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J Am Chem Soc. 2014 Oct 8;136(40):14068-77. doi: 10.1021/ja505017f. Epub 2014 Sep 24.

A Gly-zipper motif mediates homodimerization of the transmembrane domain of the mitochondrial kinase ADCK3.

Author information

1
Department of Biochemistry, University of Wisconsin-Madison , 433 Babcock Drive, Madison, Wisconsin 53706, United States.

Abstract

Interactions between α-helices within the hydrophobic environment of lipid bilayers are integral to the folding and function of transmembrane proteins; however, the major forces that mediate these interactions remain debated, and our ability to predict these interactions is still largely untested. We recently demonstrated that the frequent transmembrane association motif GASright, the GxxxG-containing fold of the glycophorin A dimer, is optimal for the formation of extended networks of Cα-H hydrogen bonds, supporting the hypothesis that these bonds are major contributors to association. We also found that optimization of Cα-H hydrogen bonding and interhelical packing is sufficient to computationally predict the structure of known GASright dimers at near atomic level. Here, we demonstrate that this computational method can be used to characterize the structure of a protein not previously known to dimerize, by predicting and validating the transmembrane dimer of ADCK3, a mitochondrial kinase. ADCK3 is involved in the biosynthesis of the redox active lipid, ubiquinone, and human ADCK3 mutations cause a cerebellar ataxia associated with ubiquinone deficiency, but the biochemical functions of ADCK3 remain largely undefined. Our experimental analyses show that the transmembrane helix of ADCK3 oligomerizes, with an interface based on an extended Gly-zipper motif, as predicted by our models. The data provide strong evidence for the hypothesis that optimization of Cα-H hydrogen bonding is an important factor in the association of transmembrane helices. This work also provides a structural foundation for investigating the role of transmembrane association in regulating the biological activity of ADCK3.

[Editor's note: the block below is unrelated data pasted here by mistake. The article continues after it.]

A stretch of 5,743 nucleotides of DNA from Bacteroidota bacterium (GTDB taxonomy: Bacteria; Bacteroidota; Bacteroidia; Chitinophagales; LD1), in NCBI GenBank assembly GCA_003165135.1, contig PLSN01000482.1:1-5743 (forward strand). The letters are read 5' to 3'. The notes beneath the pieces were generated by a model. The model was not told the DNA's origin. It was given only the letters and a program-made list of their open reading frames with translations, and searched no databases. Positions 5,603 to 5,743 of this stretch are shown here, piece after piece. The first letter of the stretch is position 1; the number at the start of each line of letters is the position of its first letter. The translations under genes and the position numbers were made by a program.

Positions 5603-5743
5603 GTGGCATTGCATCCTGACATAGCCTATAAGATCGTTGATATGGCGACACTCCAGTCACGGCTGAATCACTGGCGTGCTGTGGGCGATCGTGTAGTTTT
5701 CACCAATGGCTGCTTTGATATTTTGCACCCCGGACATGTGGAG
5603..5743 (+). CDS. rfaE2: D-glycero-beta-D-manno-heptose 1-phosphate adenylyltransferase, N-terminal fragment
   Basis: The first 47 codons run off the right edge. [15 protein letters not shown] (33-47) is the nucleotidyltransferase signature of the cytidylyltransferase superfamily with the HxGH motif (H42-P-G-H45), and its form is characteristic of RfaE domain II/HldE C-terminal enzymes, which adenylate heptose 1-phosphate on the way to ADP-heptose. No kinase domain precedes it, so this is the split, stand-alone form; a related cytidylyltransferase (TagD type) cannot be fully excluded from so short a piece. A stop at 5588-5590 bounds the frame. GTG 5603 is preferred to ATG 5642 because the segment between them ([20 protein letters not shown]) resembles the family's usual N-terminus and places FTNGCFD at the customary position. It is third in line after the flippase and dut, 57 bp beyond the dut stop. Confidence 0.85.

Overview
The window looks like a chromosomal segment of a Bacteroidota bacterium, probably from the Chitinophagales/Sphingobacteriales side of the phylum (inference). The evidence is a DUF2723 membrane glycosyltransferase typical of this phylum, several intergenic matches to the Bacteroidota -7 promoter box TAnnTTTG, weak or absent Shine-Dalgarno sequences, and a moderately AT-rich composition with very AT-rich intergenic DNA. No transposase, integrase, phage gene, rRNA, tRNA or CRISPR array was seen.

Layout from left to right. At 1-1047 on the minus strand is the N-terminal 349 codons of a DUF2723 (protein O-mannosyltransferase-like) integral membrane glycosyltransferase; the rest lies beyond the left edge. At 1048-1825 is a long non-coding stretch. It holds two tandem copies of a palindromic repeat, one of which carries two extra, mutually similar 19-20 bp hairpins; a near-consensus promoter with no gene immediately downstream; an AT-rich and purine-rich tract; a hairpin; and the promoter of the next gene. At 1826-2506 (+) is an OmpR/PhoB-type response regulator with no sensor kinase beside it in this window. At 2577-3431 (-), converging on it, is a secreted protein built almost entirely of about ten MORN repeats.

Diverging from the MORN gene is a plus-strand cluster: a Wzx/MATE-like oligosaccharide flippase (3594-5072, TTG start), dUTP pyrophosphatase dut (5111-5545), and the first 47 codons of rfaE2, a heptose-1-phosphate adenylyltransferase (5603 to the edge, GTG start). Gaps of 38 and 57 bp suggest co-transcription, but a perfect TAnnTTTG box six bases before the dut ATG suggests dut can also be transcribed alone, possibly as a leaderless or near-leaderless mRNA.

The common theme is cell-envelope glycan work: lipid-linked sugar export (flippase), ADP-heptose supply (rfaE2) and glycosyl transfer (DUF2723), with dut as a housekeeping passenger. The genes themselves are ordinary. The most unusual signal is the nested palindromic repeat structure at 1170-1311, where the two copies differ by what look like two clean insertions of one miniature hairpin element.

PMID:
25216398
PMCID:
PMC4195374
DOI:
10.1021/ja505017f
[Indexed for MEDLINE]
Free PMC Article

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